As I shared with you all last month, after 40 years at Schwab, I'm stepping away from this column and my dream job at the end of June to focus on my new role: member of Schwab's board of directors. In my place, I'm excited to introduce my esteemed colleagues who are launching a new biweekly column called Money Talk.
There's so much to know about money, but as I've always said, it doesn't have to be complicated. The reality is that a little financial know-how goes a long way, and smart money management leads to so much more than a bigger bank account. It leads to financial stability, and ultimately more opportunity for you and your family.
So I'm excited to keep the conversation going by introducing our team of Money Talk experts, who will be sharing their perspectives and firsthand experiences with the goal of helping you move your financial life forward. I had the opportunity to ask each of them a few questions to help you get to know them. Let's dig in.
What are your early memories around money?
Cindy Scott: "When I was in grade school, I sat at the kitchen table with my dad while he paid the bills. I would write the checks and he would sign them. I made the entry into and balanced the checkbook. It taught me if I wanted to save for certain things, I had to have a plan," says Cindy Scott, a CERTIFIED FINANCIAL PLANNER™ professional at Schwab.
Patrick Means: "My first memory is around budgeting. My parents influenced me by spending within their means. They had envelopes with cash earmarked for certain things. Everyone in the family knew where that pocket of money was and if there was nothing left, you couldn't spend that month. We talked about it—this is what certain activities cost each month, this is what we have allotted, and we have to stay within that budget. That has helped me stay within my means today," says Patrick Means, vice president and branch manager at Schwab.
Share an important money lesson you learned early.
Susan Hirshman: "Consider the pleasure you get from material things versus the pain of having large credit card bills. Over time, the pain outweighs the short-term pleasure you receive from material things. Create a plan that incorporates both spending and saving. Connect emotionally to what your savings can give you today and in your future—it's a means to an end. Consistent and steady long-term saving is what wins out in the end," says Susan Hirshman, a director of wealth management for Schwab Wealth Advisory.
What is your view on money and investing?
Patrick: "Money doesn't always equate to happiness. But it is a tool to give you access to experiences and opportunities that can be meaningful to you. Things like traveling, buying a home, paying for college, and even providing for loved ones. Investing is a way to make your money work harder for you."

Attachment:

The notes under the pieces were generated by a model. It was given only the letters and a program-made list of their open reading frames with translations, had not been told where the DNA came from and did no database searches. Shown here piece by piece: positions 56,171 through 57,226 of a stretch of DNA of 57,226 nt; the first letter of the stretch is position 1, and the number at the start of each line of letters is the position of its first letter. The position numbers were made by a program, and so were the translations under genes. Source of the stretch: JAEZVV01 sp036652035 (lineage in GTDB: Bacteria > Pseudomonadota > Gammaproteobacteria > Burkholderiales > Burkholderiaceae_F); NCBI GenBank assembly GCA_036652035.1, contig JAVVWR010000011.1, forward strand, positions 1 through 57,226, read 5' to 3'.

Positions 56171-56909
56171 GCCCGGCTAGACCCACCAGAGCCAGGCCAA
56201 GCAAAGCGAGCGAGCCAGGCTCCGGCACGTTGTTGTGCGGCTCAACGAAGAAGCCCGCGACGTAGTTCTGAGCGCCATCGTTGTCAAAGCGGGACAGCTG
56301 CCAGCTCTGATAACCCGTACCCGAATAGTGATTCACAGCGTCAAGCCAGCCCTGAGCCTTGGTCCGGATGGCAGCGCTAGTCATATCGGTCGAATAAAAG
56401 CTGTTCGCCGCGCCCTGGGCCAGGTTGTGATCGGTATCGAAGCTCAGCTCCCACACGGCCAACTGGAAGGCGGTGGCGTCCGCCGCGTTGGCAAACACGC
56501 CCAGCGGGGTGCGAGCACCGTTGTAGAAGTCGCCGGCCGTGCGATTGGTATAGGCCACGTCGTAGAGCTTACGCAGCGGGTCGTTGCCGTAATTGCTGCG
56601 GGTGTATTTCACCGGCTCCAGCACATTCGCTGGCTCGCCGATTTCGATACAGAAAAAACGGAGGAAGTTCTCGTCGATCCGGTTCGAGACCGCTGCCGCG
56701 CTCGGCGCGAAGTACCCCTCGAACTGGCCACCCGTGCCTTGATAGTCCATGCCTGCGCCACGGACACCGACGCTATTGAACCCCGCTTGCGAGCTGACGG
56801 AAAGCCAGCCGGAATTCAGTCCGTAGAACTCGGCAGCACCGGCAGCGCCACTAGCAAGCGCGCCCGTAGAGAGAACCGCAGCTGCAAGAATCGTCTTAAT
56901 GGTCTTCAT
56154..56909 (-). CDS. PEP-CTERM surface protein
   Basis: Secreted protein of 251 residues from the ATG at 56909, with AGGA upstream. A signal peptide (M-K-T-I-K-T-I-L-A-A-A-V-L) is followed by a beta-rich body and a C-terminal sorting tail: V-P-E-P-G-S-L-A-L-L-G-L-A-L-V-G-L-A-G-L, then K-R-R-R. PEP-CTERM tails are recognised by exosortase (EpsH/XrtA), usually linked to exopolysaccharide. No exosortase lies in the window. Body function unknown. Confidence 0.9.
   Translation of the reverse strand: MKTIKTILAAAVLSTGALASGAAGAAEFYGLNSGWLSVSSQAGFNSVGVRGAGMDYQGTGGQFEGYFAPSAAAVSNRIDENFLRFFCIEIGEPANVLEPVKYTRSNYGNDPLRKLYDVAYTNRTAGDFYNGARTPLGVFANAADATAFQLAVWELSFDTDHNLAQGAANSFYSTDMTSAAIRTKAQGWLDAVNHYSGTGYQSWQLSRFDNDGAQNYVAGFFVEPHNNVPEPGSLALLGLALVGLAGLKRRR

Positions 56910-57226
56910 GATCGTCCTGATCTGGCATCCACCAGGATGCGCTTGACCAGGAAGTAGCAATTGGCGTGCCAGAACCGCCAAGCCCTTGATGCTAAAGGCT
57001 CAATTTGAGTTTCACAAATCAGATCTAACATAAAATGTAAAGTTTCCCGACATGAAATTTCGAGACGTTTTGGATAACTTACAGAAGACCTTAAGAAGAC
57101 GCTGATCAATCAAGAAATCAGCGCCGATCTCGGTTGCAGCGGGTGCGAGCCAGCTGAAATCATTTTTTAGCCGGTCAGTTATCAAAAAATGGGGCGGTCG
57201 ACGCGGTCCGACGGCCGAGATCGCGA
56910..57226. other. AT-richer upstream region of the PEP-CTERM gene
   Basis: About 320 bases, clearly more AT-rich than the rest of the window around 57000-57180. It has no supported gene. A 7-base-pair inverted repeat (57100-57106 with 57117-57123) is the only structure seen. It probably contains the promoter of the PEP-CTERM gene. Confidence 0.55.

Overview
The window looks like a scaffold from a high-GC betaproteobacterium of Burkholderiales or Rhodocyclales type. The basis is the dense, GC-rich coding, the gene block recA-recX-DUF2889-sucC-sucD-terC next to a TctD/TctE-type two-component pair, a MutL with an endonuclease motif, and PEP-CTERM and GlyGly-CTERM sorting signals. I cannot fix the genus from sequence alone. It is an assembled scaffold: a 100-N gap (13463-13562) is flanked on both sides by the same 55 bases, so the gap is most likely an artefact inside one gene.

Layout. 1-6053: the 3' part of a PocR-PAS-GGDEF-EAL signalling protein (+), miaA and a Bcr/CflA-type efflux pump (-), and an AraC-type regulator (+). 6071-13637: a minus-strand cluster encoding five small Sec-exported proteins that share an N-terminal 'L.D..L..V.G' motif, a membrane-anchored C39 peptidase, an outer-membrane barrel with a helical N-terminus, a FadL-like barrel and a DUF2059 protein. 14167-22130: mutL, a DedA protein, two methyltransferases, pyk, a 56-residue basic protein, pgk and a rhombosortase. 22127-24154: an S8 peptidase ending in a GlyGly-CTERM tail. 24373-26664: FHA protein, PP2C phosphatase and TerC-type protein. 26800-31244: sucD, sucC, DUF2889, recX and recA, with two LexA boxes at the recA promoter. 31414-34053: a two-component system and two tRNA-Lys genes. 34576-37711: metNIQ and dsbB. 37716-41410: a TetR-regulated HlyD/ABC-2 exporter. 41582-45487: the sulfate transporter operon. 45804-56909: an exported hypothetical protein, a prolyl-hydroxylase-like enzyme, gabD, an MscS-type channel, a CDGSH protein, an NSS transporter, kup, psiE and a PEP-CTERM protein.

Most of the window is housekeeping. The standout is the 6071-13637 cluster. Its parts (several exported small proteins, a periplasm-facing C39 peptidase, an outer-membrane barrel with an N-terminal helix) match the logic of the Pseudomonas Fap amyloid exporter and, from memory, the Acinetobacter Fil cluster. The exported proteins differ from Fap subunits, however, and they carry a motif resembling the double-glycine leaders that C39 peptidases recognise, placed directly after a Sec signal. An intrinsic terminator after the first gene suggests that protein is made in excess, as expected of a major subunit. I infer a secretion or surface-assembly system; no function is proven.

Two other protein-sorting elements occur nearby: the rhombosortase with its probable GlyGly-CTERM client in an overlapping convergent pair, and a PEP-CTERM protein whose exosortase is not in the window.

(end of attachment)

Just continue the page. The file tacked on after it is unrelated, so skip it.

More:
Jeannie Bidner: "For me it's important to know my goals. To understand the why. Anytime I'm thinking about reallocating my investments or rebalancing, I pull back and ask myself what am I saving for? How does it all work together? Is it for my home remodeling projects, or for the kids, or a family trip? It's important to see the big picture," says Jeannie Bidner, a managing director within the branch network at Schwab.
Why did you become a financial planner?
Cindy: "Growing up, I witnessed people who succeeded financially and those who seemed to struggle. I wanted to help people succeed. Using my experience, knowledge, and education that I've gained over the last 26 years to help people—that lights me up. It doesn't take a lot of energy and effort to turn financial struggle into financial success. When I run through a financial plan with a client, you can see the anxiety fall away. I help people live lives of joy, significance and meaning and I'm doing it through financial planning. I experience it every single day when I interact with clients."
What advice would you give to your 21-year-old self?
Jeannie: "When you don't have a lot of money it's important to understand credit, how it works, and have a solid budget in place to keep your finances on track. You could be living paycheck to paycheck—it's transactional—and ten years can seem so far off. To help think long-term, talk to people who are older than you. Have conversations with family members, mentors or people who are 10-15 years older. I rely on my relationships. I talk to my sister who is 12 years older and my brother who is 15 years older and ask them what should I be thinking about? That gives me perspective."
Susan: "Ask questions. Learn. Read. Being educated is your best defense. Approach saving with a sense of abundance versus deprivation—it's a mindset. You take a little bit away from today and create choice, flexibility, and freedom in your future."
Money Talk: let's talk about it.
With every ending, there is a new beginning. I'm so grateful to each of you for your Ask Carrie questions, readership, and support over the years. My hope is that you will keep the conversation going with this new column. Managing money is a lifelong journey. Don't be afraid to seek help or ask questions—and keep asking until you get answers that make sense. The Money Talk experts are here to help.
Money can be complicated. That's why we're here to help. Email us your money questions at firstname.lastname@example.org for consideration in a future article. We regret we cannot reply to questions individually or provide personalized financial planning guidance via email. If you have a question about your Schwab account or for general inquiries, contact Schwab. Thanks!